"This book succeeds in revealing why we have ignored the scientific warnings of climate change. Hamilton analyses the science and underlying reasons for global warming with an appropriate blend of dispassion and compassion." -Suzanne Simard, PhD, RPF, BC Forest Professional Magazine

About the Author

Clive Hamilton is professor of public ethics at the Centre for Applied Philosophy and Public Ethics based at the Australian National University. For 14 years until early 2008 he was the executive director of Australia's foremost progressive think tank. He has held visiting academic positions at the University of Cambridge and Yale University.

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Customer Reviews

Most Helpful Customer Reviews
15 of 16 people found the following review helpful
4.0 out of 5 stars Interesting view of a difficult subject 11 Oct 2010
We still don't really know much about why people react the way they do compared with, say, the science behind the construction of bridges so I was very interested to see how the author would cope with the failure of mankind as a whole to recognise the threats coming down the line from some years in the future while an individual can recognise immediate threats such as a car approaching without difficulty and move out of it's way. I wasn't disappointed.

The book is a thorough (as far as I can tell as a non expert in human behaviour) and thoughtful analysis of the mechanisms that cause some of us to reject actually carrying out the necessary actions while at the same time agreeing that we ought to be doing them. He also tackles the question as to why many people reject the actual evidence. The author doesn't really have a practical solution to the problem but perhaps that's because there isn't one. But if that's the case he's very pessimistic about the future of the human race which I guess is why he's given it the title he has.

The only criticism I have is that he does not seem to place enough emphasis on the problems that are caused by the lack of trust of many ordinary people in authority of one sort or another that has lied to them so often in the past.

A definite read for anyone concerned about our future. If enough people can see the difficulties we face it might help to tip the balance to doing whatever is necessary.
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2 of 2 people found the following review helpful
4.0 out of 5 stars Requiem for a species 22 Jun 2011
An excellent book for those believers in Climate Change. I do doubt if non believers would bother reading it.
Like his book "Affluenza", Clive Hamiltopn continues to provide insight into the soul of mankind with "Requiem for a species".
It is always welcome when discovering your own self.
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23 of 28 people found the following review helpful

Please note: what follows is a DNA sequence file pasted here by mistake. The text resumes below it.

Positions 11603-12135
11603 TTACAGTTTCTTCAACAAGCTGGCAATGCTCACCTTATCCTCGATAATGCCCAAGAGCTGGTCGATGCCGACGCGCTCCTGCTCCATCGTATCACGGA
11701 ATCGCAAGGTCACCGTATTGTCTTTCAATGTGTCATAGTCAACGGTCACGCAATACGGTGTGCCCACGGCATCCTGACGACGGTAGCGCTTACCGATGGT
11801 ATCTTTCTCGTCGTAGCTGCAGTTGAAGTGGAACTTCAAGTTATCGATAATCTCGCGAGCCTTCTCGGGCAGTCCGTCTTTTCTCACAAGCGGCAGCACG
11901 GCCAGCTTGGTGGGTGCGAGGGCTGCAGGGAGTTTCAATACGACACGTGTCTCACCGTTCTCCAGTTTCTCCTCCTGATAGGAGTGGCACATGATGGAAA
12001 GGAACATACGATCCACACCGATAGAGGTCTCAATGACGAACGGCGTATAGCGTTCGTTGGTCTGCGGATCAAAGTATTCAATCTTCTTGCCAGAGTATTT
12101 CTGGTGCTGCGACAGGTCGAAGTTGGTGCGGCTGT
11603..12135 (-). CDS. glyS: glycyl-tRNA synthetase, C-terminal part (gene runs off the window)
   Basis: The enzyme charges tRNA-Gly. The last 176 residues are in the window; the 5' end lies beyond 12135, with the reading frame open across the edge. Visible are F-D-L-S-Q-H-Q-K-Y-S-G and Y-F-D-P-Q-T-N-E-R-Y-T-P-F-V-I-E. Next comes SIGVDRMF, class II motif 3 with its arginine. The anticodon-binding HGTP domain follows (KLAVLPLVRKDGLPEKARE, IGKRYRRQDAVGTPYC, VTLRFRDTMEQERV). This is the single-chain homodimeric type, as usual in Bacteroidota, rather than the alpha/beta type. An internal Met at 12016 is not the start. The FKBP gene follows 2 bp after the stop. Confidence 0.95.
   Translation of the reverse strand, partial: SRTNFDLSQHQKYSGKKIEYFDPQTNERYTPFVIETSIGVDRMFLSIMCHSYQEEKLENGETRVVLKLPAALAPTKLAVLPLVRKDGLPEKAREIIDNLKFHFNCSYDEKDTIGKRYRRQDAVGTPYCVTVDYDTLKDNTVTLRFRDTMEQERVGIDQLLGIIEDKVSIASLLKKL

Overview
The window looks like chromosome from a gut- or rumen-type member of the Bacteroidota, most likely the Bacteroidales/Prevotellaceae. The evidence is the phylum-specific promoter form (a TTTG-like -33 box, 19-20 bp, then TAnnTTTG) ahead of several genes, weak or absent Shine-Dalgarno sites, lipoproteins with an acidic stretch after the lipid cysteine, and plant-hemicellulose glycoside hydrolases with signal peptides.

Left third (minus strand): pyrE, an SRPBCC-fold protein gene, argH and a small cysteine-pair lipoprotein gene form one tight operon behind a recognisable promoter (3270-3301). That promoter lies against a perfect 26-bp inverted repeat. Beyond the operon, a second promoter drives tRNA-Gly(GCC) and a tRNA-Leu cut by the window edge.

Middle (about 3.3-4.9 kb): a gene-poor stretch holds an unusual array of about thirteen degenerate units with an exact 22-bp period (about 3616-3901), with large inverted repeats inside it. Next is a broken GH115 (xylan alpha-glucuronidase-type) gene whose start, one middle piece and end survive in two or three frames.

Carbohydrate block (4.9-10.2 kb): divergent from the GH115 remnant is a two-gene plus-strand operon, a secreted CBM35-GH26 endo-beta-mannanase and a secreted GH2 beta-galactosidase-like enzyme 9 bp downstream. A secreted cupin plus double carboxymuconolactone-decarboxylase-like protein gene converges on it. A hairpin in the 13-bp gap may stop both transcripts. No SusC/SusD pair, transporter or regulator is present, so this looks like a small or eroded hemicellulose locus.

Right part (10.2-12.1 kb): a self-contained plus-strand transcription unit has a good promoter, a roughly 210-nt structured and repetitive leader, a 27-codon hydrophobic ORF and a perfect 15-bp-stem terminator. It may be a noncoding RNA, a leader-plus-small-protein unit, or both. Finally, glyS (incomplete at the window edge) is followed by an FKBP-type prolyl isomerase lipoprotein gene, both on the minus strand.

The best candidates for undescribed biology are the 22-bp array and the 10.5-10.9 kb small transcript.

5.0 out of 5 stars Read this book 2 May 2010
If you are following the debate on climate change in the media and in the blogs, then you should read this book. It provides the much needed philosophical perpective on this complex subject.

Rather than another book on the dangers of climate change and what measures we should be taking to combat it-Clive Hamilton, professor of public ethics at the Australian National University- addresses the question of climate change, and our response to it, from a philosophical standpoint. His beautifully written book cuts away all the verbiage surrounding the issue and goes directly to the heart of the matter- ourselves and why we are avoiding taking action.

His analysis of our psychological dispositions, our obsessions and our hubris is precise and honest and brave.

It is a brilliant, scholarly and powerful book. I recommend you read it.
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14 of 18 people found the following review helpful
5.0 out of 5 stars A brilliant exposition of why we don't change 3 May 2010
This is a highly readable look at the looming catasrophes of climate change, and more especially why an intelligent society in the information age finds it impossible to steer the Earth away from the rocks. It is chilling to read that the author feels we have to some extent already missed our chances for action, and his description of most climate scientists being in a state of controlled panic should concern us all. Deeper though he goes, looking at how sins such as pride, hubris, arrogance and idolatry have brought us to the current pass. Deeply impressive and unputdownable.
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3 of 4 people found the following review helpful
5.0 out of 5 stars very good read 15 Jun 2011
very well written and interesting, the science of climate change is also well explained. Useful for my dissertation on public reaction to climate change in the media